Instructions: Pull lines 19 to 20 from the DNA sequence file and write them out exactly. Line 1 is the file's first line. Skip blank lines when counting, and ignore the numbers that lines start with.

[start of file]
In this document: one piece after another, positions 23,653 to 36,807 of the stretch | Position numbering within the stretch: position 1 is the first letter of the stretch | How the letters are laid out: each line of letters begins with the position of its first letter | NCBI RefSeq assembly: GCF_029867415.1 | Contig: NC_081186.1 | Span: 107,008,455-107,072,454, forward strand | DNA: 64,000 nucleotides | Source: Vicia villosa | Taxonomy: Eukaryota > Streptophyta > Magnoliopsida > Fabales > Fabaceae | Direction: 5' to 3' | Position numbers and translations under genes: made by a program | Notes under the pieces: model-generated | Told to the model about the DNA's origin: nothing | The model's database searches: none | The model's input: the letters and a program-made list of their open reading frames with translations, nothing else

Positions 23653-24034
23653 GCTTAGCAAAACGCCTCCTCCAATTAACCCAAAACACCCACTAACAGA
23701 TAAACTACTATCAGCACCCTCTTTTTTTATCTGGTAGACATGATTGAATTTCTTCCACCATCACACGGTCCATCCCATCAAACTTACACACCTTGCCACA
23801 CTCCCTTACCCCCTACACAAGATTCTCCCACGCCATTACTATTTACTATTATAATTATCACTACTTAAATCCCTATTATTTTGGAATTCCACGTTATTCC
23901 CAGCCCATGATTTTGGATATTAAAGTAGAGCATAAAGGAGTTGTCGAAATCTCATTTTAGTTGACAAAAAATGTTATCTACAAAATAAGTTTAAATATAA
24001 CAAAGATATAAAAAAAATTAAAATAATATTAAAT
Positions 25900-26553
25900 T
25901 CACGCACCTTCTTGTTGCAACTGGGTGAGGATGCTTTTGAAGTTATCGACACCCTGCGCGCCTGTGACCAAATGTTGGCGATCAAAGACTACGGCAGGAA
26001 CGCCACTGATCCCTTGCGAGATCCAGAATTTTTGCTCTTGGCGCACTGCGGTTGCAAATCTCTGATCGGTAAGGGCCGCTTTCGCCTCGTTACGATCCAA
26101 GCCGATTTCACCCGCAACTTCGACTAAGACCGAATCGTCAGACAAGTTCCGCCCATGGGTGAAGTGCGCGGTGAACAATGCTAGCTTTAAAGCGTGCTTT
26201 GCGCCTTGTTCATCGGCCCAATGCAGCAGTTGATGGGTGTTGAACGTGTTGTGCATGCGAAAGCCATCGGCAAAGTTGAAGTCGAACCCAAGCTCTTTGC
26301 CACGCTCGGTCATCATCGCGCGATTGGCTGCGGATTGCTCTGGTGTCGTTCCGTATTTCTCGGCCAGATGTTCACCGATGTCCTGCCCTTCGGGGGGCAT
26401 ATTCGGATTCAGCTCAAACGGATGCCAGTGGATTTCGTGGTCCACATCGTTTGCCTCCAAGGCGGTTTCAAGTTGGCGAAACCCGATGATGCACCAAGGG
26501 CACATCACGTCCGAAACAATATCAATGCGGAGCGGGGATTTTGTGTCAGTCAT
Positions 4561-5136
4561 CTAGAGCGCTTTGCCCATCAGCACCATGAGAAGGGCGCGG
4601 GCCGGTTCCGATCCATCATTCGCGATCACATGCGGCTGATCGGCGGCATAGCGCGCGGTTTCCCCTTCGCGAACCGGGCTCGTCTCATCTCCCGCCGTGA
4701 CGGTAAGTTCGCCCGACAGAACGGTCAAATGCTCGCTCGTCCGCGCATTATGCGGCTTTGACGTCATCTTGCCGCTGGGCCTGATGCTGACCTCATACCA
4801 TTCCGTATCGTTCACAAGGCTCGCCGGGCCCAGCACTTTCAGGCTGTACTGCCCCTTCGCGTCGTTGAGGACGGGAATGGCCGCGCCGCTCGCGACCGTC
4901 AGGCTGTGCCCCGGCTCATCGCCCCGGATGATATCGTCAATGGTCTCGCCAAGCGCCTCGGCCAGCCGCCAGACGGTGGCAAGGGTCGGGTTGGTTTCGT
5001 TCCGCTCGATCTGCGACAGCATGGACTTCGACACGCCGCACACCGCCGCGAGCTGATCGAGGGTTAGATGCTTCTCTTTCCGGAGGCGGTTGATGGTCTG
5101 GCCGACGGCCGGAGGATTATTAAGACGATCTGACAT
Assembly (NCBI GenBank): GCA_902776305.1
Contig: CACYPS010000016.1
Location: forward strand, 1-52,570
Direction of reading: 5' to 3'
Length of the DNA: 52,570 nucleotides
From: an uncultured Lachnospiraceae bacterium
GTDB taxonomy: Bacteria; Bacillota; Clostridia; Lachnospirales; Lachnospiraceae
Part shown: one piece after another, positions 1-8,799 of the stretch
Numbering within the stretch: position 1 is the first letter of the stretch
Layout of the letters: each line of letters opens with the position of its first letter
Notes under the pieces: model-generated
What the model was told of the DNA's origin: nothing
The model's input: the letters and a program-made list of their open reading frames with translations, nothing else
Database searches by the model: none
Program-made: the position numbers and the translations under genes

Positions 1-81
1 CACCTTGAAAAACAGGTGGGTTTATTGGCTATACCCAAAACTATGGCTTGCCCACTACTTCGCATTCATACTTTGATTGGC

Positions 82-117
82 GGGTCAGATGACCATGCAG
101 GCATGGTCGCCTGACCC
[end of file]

4601 GCCGGTTCCGATCCATCATTCGCGATCACATGCGGCTGATCGGCGGCATAGCGCGCGGTTTCCCCTTCGCGAACCGGGCTCGTCTCATCTCCCGCCGTGA
4701 CGGTAAGTTCGCCCGACAGAACGGTCAAATGCTCGCTCGTCCGCGCATTATGCGGCTTTGACGTCATCTTGCCGCTGGGCCTGATGCTGACCTCATACCA